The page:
The Ontario and federal governments announced a combined investment of $481 million in affordable housing funding on November 8. This is not a new investment, but the re-announcement of funding that was first promised in September of 2008. Here are some background notes from the Wellesley Institute to help you understand the latest housing news.
Tuesday’s media release is a re-announcement of the same funding that was first announced in September of 2008. Back then, the federal government announced a five year extension (with no increase in funding, despite inflation, population increase and an increase in housing need across the country) for the Federal Low-Income Housing Repair Program (RRAP), the Affordable Housing Initiative (AHI) and Homelessness Partnering Strategy. Back then, they said that the funding would flow to provinces / municipalities / community entities for the first two years in the same way that it had been administered previously, and that they would “review” the programs before determining the final three years of spending.
Last year, the federal government re-announced the homelessness funding for the final three years.
In July, the federal government, provinces and territories re-announced the final three years of the AHI and RRAP funding – saying that an extension of the federal-provincial-territorial affordable housing framework agreement would be the mechanism for flowing the dollars for the final three years. But, as before, a bilateral housing deal would be required between the federal government and each province / territory to start the flow of funding.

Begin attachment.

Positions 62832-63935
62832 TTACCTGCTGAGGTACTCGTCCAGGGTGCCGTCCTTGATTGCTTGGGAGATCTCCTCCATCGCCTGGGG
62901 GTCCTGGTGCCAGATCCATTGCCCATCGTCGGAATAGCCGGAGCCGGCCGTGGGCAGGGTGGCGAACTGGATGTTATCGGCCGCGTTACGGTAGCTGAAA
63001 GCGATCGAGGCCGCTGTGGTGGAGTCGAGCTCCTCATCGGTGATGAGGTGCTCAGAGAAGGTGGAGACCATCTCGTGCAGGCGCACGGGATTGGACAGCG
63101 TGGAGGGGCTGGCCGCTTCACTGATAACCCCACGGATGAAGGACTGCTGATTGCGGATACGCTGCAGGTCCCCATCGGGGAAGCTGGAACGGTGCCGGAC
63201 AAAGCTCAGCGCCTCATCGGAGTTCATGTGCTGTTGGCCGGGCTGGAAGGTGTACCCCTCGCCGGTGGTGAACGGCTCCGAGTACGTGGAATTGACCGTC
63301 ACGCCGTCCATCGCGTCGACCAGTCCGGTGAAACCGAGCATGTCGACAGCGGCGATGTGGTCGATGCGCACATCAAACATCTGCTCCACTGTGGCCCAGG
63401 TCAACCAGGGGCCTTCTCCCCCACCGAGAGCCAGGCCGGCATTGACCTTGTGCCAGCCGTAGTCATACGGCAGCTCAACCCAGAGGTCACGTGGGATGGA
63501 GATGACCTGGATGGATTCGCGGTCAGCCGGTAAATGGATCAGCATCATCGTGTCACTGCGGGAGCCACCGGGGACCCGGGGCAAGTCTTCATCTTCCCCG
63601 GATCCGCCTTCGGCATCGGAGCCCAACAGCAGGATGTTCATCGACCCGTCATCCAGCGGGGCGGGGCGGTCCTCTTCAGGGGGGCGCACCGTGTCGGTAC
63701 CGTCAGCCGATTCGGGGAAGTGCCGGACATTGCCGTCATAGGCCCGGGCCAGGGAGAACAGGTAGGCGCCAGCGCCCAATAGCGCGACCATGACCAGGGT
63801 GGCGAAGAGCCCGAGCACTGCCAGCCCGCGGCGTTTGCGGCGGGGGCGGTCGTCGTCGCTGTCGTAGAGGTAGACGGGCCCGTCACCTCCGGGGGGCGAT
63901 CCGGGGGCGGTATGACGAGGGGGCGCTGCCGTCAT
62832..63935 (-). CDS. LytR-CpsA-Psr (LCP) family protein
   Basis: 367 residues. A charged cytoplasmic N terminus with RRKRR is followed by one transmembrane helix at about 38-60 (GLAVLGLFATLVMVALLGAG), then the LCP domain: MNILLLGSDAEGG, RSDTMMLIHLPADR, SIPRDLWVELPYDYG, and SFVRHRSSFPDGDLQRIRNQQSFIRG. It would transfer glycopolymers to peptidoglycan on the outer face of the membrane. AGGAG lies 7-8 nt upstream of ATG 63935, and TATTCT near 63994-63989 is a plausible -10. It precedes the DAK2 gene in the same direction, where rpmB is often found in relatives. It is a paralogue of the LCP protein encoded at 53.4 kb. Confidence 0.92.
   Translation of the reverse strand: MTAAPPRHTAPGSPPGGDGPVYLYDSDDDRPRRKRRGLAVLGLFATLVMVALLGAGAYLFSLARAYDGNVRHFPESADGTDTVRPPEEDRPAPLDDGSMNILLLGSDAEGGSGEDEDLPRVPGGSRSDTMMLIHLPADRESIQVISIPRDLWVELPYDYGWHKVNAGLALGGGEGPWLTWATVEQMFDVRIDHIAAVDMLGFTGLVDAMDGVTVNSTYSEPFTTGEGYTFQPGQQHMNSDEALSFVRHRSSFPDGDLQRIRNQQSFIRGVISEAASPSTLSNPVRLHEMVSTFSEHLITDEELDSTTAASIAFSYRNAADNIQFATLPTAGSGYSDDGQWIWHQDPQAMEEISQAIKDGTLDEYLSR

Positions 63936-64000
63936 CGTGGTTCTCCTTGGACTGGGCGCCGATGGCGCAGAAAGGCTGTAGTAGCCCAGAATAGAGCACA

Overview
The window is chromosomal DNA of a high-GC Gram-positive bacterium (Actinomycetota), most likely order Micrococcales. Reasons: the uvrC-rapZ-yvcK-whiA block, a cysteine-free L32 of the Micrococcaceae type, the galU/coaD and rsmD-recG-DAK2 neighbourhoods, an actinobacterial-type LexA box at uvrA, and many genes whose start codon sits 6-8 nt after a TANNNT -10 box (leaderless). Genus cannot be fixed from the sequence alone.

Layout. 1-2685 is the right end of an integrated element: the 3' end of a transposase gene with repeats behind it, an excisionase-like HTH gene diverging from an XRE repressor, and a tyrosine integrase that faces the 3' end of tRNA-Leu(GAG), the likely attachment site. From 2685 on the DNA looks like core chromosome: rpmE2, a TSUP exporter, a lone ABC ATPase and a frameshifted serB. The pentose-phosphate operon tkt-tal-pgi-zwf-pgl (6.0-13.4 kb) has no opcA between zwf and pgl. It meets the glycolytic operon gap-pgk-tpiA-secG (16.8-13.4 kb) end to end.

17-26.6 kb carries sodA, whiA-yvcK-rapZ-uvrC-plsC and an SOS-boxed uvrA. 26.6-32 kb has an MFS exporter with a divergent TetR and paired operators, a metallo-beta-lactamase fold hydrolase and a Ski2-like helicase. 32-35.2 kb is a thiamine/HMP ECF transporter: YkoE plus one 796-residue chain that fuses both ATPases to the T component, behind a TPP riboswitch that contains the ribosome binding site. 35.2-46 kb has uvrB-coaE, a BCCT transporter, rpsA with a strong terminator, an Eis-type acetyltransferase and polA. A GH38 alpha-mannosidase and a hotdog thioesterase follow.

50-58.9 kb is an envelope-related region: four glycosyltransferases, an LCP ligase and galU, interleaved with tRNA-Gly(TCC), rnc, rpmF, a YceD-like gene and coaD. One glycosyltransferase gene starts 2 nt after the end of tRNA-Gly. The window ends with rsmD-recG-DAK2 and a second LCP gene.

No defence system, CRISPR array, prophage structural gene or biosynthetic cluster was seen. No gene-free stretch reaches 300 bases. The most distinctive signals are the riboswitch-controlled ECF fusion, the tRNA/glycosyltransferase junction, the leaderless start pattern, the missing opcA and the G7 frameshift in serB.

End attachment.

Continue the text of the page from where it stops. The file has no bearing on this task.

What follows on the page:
Ontario and the federal government signed the bilateral housing deal sometime soon after the July framework agreement was announced, but the feds decided not to publicly announce the funding agreement. Several senior officials in the Ontario government confidentially told the Wellesley Institute that the federal Conservatives were reluctant to make any announcement that might gain any political credit for the provincial Liberals in the lead-up to the recent provincial election campaign. So, partisan politics appears to have delayed the re-announcement of the bilateral deal.
Under the July agreement, RRAP has ended and provinces / territories have the “flexibility” to determine how the funding dollars will flow. This raises concerns for housing advocates about whether all the federal housing funds are, in fact, being dedicated to housing initiatives.
In 2009, the Ontario Auditor General conducted an audit of provincial social housing spending – most of which originates with the federal government and flows through the province to municipal service managers. The Auditor General noted that the province could not properly account for hundreds of millions of federal housing dollars that were allocated to the provincial government for affordable housing purposes. The Auditor General noted that some of those funds were designated by the province for “constraint” – whatever that is. The relative lack of transparency as federal housing dollars flow through the provinces to municipalities raises concerns about whether all the funds are actually flowing to affordable housing, as intended in the agreements.
Multiple re-announcements of the same funding has been a common practice by governments of various political stripes. Expect even more press releases as the federal dollars are allocated to a particular local project. While it may have the effect of seeming to inflate the actual dollars on offer, in fact the meagre funding that was originally announced in 2008 has simply been re-announced time and again.
The “good news” in this announcement is that the federal government – which has cut $1.2 billion from Canada Mortgage and Housing Corporation housing spending this fiscal year as part of the “scheduled termination” of certain federal housing initiatives – have apparently not cut the funding first promised in 2008 and re-announced several times since then.